Van Hook: While I like both I will go with Kipnis who I think is a better bet for both double digit HR and SB.
Heaney: Walker seems like the type who needs RBIs to boost his value. It's like what happened to Delmon Young after he drove in 112 in 2010; drafters tend to overvalue ribbies, which fluctuate for hitters who aren't heart-of-the-order mainstays.
At the point where you'd consider this pair, Kipnis gives you much more profit potential. He won't hit .300, but he has enough of a base where he could hit .270 with 15-homer, 15-steal contributions. Walker has pop, too, but isn't as definite a swipes contributor. I want as much SB potential as possible out of my middle infield, and Kipnis is a better source.
Michaels: I do like Kipnis a lot. As Cory Schwartz (mlb.com) noted, Walker is competent, but kind of boring.
Leibowitz: When I look at Walker, I see a player who may have already hit his ceiling. His three-year declining fly-ball rates/increasing ground-ball rates is also not an encouraging trend, but overall he looks like a fairly safe bet to hit at least .270 and manage double digits in HRs.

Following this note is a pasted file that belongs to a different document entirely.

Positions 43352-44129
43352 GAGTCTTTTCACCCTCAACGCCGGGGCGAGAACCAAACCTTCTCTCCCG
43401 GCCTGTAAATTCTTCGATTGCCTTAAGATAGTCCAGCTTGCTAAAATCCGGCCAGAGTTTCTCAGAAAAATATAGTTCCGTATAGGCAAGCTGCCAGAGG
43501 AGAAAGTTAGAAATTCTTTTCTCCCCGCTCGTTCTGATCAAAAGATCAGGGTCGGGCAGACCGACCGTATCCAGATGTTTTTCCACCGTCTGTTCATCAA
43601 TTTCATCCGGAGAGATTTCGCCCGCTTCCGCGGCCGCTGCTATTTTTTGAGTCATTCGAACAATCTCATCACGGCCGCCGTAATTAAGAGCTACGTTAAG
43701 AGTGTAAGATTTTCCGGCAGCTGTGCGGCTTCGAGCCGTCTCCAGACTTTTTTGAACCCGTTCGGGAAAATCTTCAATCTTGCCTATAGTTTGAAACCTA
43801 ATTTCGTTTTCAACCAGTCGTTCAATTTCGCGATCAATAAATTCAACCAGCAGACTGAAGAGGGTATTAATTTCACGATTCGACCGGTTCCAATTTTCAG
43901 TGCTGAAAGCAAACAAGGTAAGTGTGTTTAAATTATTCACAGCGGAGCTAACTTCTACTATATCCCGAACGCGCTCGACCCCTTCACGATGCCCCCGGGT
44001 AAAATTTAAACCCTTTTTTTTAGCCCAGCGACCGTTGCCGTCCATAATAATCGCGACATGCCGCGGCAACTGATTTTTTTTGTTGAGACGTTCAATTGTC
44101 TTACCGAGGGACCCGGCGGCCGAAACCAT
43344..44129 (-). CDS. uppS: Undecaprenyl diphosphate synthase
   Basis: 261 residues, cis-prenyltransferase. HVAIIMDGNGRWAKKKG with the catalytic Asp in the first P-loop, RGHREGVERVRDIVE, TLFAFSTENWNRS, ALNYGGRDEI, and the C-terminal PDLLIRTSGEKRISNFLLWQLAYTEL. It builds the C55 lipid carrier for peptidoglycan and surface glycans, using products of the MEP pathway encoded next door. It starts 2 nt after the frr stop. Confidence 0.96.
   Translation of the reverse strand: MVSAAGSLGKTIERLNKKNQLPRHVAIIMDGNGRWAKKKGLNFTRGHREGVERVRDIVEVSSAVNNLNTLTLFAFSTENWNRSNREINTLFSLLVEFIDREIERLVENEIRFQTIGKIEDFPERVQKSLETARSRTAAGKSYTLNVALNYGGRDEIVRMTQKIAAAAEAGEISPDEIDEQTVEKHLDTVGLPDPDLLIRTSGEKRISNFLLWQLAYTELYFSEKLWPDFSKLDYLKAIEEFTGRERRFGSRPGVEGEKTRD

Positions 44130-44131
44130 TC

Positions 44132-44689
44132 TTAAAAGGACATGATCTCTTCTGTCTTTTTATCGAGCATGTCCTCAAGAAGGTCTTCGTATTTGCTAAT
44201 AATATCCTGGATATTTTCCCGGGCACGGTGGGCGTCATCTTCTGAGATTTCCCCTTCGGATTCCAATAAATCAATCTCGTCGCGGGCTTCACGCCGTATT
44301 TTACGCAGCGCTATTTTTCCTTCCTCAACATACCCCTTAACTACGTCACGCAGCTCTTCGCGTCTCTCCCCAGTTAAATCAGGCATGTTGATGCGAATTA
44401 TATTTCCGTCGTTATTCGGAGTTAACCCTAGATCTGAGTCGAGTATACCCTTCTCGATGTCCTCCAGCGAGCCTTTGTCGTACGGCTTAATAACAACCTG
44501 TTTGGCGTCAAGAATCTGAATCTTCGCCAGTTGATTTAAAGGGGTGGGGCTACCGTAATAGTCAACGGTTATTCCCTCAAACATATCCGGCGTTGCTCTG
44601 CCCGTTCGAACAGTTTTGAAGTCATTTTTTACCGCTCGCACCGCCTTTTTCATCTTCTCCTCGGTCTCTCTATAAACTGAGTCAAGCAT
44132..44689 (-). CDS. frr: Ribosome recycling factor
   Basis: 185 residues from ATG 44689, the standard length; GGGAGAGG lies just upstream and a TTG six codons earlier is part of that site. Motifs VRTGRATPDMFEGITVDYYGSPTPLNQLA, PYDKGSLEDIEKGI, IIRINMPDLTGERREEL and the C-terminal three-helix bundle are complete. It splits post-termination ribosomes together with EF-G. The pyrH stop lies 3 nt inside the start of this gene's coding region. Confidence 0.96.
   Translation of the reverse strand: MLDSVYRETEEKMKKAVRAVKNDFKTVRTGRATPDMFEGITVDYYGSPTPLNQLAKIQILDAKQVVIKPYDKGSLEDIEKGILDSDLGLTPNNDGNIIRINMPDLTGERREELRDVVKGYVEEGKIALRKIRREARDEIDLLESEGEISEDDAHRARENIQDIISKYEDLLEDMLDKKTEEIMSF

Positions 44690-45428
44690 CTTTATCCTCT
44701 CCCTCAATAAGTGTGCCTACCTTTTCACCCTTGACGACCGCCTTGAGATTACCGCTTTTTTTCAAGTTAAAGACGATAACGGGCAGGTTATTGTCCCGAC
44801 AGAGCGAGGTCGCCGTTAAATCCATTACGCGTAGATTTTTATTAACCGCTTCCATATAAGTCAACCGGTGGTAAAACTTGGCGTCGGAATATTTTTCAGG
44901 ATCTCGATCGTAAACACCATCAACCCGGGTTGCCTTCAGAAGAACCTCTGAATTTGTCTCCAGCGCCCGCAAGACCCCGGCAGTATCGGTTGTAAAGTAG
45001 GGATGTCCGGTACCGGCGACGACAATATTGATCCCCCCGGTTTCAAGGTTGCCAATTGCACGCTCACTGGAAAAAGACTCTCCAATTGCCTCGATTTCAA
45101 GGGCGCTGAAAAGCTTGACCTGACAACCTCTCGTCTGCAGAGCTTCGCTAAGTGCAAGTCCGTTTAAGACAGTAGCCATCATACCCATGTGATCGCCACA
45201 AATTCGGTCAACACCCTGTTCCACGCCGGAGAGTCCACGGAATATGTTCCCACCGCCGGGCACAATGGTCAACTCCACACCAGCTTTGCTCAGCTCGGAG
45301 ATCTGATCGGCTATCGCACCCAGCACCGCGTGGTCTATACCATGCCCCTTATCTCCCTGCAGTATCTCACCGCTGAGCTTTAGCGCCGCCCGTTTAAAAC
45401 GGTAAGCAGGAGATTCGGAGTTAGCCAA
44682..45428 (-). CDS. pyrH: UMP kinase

Kipnis, on the other hand, is still moving towards his ceiling as he has not yet translated his minor league contact-making skills to the majors. In the minors he was making contact more than 80% of the time on a regular basis and is also capable of a .270 or better batting average. In the power department, Kipnis has slightly more raw power, though this may be a wash given similar ground-ball/fly-ball rates. Where Kipnis offers an edge is speed. He is a good runner and a smart runner at that. Between the majors and minors last year he was 17 of 18 in stolen base attempts and has at least 15/15 potential in the majors.
So given a similar skill set, but an edge in the speed game, I would give Kipnis a try in all formats.
Carey: This one isn't that close for me, I would take Kipnis easily over Walker. No need for me to go into too many stats here as the others have hit on most of them, but Kipnis could have a mediocre year and still out-produce Walker across the board (except for BA I concede). The thing that really impressed me with Kipnis last year was how he looked in the batter's box and on the field in general. Just a tenacity that was infectious for the team. Not too many rookies come up and assume a leadership role, but Kipnis did for the Tribe last year. Walker is a nice player and for me he is a fallback at 2B if I miss out on my breakout guys. I will say that I would rather have him than either Aaron Hill or Kelly Johnson this year.
Dexter Fowler or Alex Rios